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cherokeegrrl54 Sep 27, 2019
the first time i witnessed my mother pouting(yes,just like a child) arms crossed, bottom lip pooched out, tapping her foot on the floor, i couldn’t believe what i was seeing! I broke out in hysterical laughter....just could not help myself. She is still of sound mind and in pretty good health for her age(86)...
she does this every so often, if she thinks someone has “done her wrong”. Or rather, she perceives someone has slighted her, in her opinion.....
she has had depression and anxiety most of her life i think, undiagnosed for sure, because “ she” isnt the one with the problem..... me, my sister, and everyone else is. One time i was trying to get her to speak with her dr about depression and she literally screamed at me in the most sarcastic voice, “well just what do i have to be depressed about??” I mean it came out as a hissing noise....well i just shut my mouth and walked away saying “nothing, mom, absolutely nothing.”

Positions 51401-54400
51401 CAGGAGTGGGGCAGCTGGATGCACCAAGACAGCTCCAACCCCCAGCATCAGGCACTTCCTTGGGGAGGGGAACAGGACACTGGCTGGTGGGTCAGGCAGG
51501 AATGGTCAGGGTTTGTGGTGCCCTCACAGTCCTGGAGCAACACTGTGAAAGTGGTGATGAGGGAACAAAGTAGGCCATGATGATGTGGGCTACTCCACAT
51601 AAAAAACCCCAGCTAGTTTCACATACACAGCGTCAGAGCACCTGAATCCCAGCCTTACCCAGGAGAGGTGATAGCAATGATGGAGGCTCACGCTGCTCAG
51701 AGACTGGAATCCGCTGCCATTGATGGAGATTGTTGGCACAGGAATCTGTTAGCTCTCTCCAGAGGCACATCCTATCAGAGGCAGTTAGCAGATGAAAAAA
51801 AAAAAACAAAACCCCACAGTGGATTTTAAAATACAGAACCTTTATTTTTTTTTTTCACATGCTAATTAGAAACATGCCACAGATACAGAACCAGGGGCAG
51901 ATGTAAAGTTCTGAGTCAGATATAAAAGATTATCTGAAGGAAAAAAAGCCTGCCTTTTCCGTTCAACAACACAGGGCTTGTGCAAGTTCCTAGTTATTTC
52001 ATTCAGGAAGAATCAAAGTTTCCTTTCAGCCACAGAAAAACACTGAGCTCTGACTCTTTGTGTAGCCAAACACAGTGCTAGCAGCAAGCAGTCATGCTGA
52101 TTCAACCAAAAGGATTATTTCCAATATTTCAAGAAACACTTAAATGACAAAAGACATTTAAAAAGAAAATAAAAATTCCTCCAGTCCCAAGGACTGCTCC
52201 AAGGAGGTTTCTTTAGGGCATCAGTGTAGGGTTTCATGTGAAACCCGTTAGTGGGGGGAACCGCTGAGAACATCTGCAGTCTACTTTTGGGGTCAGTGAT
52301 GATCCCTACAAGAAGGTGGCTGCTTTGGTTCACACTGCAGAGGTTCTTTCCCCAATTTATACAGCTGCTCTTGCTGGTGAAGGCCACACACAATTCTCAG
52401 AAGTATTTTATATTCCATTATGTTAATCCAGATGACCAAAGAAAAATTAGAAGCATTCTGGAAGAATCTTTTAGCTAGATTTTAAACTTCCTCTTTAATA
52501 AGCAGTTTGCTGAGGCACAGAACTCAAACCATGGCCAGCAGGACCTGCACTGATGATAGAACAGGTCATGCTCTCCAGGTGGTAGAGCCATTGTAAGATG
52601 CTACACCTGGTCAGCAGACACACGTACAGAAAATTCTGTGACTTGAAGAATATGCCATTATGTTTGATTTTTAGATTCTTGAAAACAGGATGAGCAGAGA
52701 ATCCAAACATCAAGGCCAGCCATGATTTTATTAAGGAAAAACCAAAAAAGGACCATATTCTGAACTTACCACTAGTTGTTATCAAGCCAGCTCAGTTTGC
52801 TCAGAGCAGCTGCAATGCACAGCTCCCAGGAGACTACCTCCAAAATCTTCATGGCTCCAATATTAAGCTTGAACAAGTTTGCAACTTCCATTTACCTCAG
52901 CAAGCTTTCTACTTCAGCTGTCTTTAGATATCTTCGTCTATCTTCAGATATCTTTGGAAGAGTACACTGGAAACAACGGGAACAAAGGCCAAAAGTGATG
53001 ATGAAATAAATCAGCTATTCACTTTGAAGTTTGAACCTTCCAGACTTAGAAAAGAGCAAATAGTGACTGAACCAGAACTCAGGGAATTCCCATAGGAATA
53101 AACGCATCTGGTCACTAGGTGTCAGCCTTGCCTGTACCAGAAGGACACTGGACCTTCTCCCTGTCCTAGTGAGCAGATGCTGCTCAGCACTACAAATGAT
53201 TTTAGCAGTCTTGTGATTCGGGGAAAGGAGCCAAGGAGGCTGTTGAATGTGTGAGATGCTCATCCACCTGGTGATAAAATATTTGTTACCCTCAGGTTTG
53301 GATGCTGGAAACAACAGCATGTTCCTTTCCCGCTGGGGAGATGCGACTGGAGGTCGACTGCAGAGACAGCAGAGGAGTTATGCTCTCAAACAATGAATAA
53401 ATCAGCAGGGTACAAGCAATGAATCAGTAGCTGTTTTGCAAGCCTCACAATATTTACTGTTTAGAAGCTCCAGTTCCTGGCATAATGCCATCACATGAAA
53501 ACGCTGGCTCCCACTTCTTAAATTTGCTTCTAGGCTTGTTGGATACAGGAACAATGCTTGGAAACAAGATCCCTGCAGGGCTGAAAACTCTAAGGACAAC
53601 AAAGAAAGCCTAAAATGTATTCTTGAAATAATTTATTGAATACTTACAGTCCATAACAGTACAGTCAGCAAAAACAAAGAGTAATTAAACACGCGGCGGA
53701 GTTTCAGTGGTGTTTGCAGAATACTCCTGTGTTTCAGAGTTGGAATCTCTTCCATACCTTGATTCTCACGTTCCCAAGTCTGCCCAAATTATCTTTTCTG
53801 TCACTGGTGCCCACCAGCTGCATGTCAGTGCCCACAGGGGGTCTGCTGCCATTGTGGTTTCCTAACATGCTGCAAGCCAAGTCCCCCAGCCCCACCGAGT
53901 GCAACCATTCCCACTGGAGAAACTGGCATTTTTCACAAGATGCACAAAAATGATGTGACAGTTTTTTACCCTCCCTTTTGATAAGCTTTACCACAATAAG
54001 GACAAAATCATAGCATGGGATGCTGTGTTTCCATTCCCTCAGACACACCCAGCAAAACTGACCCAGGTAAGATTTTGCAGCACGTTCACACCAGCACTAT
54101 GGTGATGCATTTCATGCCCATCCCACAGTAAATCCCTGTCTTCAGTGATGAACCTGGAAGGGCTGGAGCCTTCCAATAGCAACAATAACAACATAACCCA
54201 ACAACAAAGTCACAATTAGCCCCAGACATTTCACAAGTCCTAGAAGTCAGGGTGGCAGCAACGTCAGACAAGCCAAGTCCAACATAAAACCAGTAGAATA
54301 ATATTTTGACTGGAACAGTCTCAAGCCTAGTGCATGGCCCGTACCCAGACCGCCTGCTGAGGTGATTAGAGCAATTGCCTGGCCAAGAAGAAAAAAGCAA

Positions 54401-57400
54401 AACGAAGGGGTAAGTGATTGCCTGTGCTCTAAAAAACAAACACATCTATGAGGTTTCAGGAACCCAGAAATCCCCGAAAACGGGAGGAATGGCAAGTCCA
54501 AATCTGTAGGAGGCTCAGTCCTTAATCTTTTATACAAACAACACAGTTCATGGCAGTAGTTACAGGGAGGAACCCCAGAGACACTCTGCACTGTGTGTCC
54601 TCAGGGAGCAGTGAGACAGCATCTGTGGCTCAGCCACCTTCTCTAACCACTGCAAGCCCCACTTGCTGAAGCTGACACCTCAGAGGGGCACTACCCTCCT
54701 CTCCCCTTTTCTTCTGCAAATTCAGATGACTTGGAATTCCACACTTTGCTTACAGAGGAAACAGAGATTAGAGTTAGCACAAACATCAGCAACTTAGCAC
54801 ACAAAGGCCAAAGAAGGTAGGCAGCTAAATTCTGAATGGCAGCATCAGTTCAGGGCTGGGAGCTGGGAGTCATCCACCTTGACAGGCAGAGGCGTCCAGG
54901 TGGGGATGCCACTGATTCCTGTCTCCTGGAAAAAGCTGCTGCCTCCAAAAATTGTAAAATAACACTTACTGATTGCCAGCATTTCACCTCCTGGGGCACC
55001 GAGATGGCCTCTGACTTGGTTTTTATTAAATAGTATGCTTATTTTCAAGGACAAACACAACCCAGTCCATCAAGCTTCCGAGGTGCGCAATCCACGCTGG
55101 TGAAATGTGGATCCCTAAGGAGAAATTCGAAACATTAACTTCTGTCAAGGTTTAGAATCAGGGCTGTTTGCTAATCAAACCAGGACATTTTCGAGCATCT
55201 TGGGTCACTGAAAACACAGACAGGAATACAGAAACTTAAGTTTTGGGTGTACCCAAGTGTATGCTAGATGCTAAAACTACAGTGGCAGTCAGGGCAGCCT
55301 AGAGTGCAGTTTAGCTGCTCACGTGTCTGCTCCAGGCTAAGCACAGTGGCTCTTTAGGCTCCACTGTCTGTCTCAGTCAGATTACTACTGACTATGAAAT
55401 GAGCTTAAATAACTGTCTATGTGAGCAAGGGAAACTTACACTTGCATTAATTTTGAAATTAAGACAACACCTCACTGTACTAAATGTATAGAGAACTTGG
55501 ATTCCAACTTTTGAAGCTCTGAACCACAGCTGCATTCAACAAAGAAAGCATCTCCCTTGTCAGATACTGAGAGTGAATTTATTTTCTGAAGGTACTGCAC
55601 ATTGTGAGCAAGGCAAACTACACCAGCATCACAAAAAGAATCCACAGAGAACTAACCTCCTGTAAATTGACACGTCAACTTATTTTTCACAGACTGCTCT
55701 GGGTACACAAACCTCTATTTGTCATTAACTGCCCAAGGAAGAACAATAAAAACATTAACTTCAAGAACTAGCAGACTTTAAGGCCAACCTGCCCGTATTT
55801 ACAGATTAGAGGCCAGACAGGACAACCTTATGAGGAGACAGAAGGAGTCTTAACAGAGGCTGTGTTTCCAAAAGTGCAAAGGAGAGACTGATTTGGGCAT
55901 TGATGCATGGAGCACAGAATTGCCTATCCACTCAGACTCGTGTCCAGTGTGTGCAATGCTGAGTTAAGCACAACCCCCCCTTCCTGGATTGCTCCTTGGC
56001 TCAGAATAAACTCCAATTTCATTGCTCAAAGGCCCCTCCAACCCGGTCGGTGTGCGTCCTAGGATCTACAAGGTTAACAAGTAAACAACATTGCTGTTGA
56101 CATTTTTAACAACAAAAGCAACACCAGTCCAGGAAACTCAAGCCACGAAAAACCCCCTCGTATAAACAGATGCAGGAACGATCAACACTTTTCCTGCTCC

what else can you do???? I live in the same apt complex so i see mom every day, drive her and her friend everywhere, help them whenevr they need it, cook meals for them, clean their apts, take them grocery shopping, anything i can do to help. But she calls my sister and tells her i spend ALL my time at the pool with my 2 friends....sis says moms jealous of them. That was a real eye opener!!!! Guess we need to keep an open mind and laugh a lot and breathe deep, when it comes to caregiving......blessings to all who are walking this journey 💖 Liz